To help Truman feel more comfortable in his own skin and eventually with his own brothers. Come on, my love bug. STEF: Coming out. ♪ ♪ MATT: Every once in a great while, the Zen Dog will foster a dog; dogs that have maimed humans, dogs that have killed other dogs. We commit to getting them the help that they need so that they can get adopted and put in a good forever home. Alright, we’re gonna go meet Lincoln.

I say that there are no bad dogs, ’cause I was that dog. When I started this whole journey, I was detoxing. Hi, hi, hi, hi, hi. Here, I’ll take my hat off. I grew up making all kinds of choices that put my life and other people’s lives in danger. I was given a second chance, so I look at the dogs as a reflection of my own experience. So this is pretty normal for he and I. The story goes that I look like somebody that he was adopted and returned by, and apparently was never the same dog after he was returned. I have a real soft spot for Lincoln. He’s exactly the kind of dog that’s a last chance dog

That’s been misunderstood and a dog that just needs an opportunity to learn how to relate with human beings. You can see his trust in Amy; immediately he softens. AMY: Hi. Hi. Yeah. MATT: See? You stay there and I’m gonna step in and let’s see what happens. It’s okay. It’s just me. Especially with a dog this reactive, detachment is the key to everything we do. If I remain detached and I don’t provoke him, he will learn to calm himself down. Good boy, Lincoln. You can hear the pause in there.

You could see how that made space for his energy to change. If we change energy, we change behavior, which is what he did. There, you see it? There’s the downshift. Drops his head, the barking changes. The body goes from that tense state that he’s in and now there’s a little bit of movement.

There we go, and he’s closer. That’s the significance of what happened for Lincoln today; he got to face his fear and work through it. If he can work through it with me, he can work through it with anybody else. Good boy. You big, beautiful, bowling ball-headed, you’re like a big walking Thanksgiving turkey.

♪ ♪ RAYHAN: Hello? MATT: Hey, it’s Matt Beisner. MATT: Today, I want to get a sense for how Pax is progressing. I wanted to meet with the three of you and do some walking work. STEF: Might say hello. MATT: We’ve been working with Pax for the last few days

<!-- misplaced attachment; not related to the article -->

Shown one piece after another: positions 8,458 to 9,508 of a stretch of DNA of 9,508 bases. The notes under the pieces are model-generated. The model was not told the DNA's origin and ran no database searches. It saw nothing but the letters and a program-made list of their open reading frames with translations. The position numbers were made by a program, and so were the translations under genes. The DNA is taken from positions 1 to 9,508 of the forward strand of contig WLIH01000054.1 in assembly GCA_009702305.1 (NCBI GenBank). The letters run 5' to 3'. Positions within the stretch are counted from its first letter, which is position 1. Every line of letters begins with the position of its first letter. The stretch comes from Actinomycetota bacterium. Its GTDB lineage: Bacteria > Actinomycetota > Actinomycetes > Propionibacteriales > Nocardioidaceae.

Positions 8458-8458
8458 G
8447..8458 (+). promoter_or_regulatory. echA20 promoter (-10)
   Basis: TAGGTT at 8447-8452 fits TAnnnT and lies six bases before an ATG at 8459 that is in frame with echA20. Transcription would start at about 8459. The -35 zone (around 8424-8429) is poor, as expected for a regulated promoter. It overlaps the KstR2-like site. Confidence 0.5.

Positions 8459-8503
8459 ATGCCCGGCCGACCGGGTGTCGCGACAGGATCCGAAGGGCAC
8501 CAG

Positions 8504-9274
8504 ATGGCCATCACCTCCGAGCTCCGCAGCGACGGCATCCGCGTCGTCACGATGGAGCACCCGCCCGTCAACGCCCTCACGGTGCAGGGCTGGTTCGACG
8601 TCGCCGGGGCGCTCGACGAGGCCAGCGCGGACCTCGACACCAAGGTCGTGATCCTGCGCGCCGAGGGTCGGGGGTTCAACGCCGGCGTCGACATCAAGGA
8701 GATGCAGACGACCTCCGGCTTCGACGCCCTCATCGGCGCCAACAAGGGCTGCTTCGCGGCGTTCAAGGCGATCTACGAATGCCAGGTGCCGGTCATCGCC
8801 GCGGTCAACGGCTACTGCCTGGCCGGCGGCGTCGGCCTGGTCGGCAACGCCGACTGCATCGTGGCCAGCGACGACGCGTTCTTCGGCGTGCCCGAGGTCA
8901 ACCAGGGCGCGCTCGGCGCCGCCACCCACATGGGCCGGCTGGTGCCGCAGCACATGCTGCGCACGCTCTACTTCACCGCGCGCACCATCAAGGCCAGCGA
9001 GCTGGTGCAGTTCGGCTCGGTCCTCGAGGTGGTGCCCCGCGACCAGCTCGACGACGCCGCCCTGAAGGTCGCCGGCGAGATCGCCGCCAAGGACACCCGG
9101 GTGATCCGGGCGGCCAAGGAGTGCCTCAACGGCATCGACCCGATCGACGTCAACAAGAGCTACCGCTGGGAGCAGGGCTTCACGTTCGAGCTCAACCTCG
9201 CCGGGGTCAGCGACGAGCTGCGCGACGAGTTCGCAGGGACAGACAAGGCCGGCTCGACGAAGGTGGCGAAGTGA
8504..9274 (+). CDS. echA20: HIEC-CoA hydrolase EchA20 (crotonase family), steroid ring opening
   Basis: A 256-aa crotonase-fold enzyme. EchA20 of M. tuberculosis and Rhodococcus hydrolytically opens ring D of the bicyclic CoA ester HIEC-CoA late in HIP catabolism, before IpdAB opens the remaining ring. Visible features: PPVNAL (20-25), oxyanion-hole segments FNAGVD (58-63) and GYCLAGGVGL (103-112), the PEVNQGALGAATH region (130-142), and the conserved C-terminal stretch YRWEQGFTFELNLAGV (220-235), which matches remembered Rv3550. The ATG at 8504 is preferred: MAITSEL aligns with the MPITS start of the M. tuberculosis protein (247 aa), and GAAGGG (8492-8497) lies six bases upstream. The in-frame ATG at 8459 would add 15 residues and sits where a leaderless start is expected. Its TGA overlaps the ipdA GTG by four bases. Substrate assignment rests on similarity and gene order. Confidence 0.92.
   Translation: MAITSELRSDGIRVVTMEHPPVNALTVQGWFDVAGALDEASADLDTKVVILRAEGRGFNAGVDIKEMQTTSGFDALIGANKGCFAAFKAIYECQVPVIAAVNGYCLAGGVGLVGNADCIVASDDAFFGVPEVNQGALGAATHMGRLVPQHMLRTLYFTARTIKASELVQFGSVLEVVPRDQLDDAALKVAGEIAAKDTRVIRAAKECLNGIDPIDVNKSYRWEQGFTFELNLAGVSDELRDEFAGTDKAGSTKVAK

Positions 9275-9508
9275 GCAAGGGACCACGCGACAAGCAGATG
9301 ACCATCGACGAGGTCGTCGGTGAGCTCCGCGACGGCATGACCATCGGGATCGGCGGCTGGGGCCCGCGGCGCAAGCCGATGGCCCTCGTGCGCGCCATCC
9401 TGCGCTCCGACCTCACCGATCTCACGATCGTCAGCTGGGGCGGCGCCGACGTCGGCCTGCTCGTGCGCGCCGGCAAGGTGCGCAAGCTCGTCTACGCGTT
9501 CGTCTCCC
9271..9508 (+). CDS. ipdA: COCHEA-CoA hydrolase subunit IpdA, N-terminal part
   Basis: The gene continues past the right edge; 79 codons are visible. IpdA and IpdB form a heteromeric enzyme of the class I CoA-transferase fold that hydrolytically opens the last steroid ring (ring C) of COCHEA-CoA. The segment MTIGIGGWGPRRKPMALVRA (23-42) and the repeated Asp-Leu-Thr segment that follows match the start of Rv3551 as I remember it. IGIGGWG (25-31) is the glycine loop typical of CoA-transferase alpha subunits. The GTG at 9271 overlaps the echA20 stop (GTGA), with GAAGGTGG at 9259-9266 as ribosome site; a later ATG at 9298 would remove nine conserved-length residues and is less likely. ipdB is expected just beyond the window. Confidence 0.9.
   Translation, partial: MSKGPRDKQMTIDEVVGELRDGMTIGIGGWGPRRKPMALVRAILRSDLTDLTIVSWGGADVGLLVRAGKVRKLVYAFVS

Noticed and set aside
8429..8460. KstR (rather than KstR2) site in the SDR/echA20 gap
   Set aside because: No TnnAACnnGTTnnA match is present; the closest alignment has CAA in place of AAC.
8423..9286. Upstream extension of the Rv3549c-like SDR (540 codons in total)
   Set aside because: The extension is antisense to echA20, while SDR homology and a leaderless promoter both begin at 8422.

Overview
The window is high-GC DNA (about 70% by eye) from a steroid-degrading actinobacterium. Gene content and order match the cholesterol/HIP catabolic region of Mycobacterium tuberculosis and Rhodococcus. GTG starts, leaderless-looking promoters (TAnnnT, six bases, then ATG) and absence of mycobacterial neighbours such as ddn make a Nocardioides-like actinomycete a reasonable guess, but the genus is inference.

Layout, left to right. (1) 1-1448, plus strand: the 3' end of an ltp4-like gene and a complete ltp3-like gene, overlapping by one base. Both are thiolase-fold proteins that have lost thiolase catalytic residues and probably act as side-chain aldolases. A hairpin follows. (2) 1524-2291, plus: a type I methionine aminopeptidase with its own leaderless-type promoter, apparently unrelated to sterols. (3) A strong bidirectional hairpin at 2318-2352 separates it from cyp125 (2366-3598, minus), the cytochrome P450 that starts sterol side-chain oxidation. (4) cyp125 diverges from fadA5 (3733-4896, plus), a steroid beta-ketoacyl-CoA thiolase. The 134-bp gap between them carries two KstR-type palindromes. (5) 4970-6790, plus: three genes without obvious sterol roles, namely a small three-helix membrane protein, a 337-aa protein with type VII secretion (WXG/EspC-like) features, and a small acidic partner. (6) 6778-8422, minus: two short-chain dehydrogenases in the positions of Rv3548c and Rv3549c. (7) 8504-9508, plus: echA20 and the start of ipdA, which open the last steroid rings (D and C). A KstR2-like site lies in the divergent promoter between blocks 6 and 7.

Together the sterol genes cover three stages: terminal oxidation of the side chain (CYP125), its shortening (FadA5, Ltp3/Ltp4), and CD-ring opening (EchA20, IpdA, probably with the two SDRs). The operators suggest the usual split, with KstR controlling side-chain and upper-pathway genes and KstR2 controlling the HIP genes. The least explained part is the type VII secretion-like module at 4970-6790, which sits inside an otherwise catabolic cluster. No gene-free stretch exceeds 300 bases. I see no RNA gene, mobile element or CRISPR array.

Through some intense socialization training. STEF: You’re doing great, Mina. MATT: Since Pax went home, his owners, Riddhi and Rayhan, have been practicing detachment, making sure they only give Pax affection when he’s calm. That way, they don’t reinforce his anxiety and aggression. RIDDHI: Good boy, Pax.

MATT: I’ll be a little bit further up the path, and I just want to do one pass by first, because I just want to see where Pax is at with me, okay? RAYHAN: Okay, sounds good. MATT: Okay, cool. I’m wearing dark clothes and I do have a hat,

So I know I’m already a walking trigger. So I’m just gonna walk by and we’re not gonna pay each other any attention. ♪ ♪ ♪ ♪ Wow, he’s doing a really nice job. Your leash handling looks great, by the way. You look calm and clear,

And I didn’t see a change in him at all. RIDDHI: No, he just walked by. MATT: Yeah. RIDDHI: Yeah. MATT: Excellent. So why don’t the three of you start walking? And just pay attention really to anything, yeah, there he is shaking off the stress.

Anything that you notice, see there’s a little pull in there. MATT: Oh, yeah, to get the muzzle off, right? RAYHAN: Yeah. RIDDHI: Yeah. MATT: Yeah, okay. Well, I know it’s a big ask, Pax, I know I just dropped in on a walk with you. Let’s switch, let’s turn around.

Rayhan, you take him and we’re gonna walk together. (barking) RAYHAN: Pax! MATT: So why don’t the three of you start walking? Today I really want to focus on Pax’s triggers. Let’s switch, let’s turn around. Rayhan, you take him and we’re gonna walk together. As soon as I joined the walk, Pax is cagey.

We’re gonna do it anyway, kiddo. I just want to see you walk with me. When he encounters stress, he needs to learn to calm himself instead of lashing out. RIDDHI: You’re doing good, Pax, doing good. MATT: We’ll walk together. There we go. That a boy, Pax. Good boy, Pax. I know.

You don’t have to like it, but you’re doing great, buddy. This is subtle, but it’s a big moment for Pax. He stayed connected with Rayhan, he kept moving and he was able to keep his cool. What I saw today was promising in a lot of ways. It definitely stood out to me

That Pax was able to walk by me without reacting. When he did start to react… (barking) RAYHAN: Pax! MATT: His reactions were not as intense. He didn’t stay hot as long as he used to. He actually was able to let it go, as evidenced by the fact that after all of that,

We end up walking together and Pax doesn’t come at me. Good boy, Pax. Good boy, buddy. We’ll talk about what we can do next. Pax has to continue coming to the Zen yard for regular dog and human socialization, otherwise he risks backsliding into dangerous behavior. ♪ ♪ Coming in with Eisenhower.

Eisenhower is the toxic alpha of this bulldog pack at home, and he deals with the stress by bullying and fighting like most human bullies. Underneath it all, he’s literally drowning in insecurity and fear. STEF: Oh, buddy. MATT: This dog is brokenhearted and terrified. STEF: Come on, Nama.

MATT: I’m gonna bring in my delicious dog, Nama. She’s secure in her rank, and she’s gonna show Eisenhower the kind of dog that he can become. We’re gonna have you meet Nama. You just haven’t been taught social manners, so we’re gonna show you in our own clunky human way what that’s like.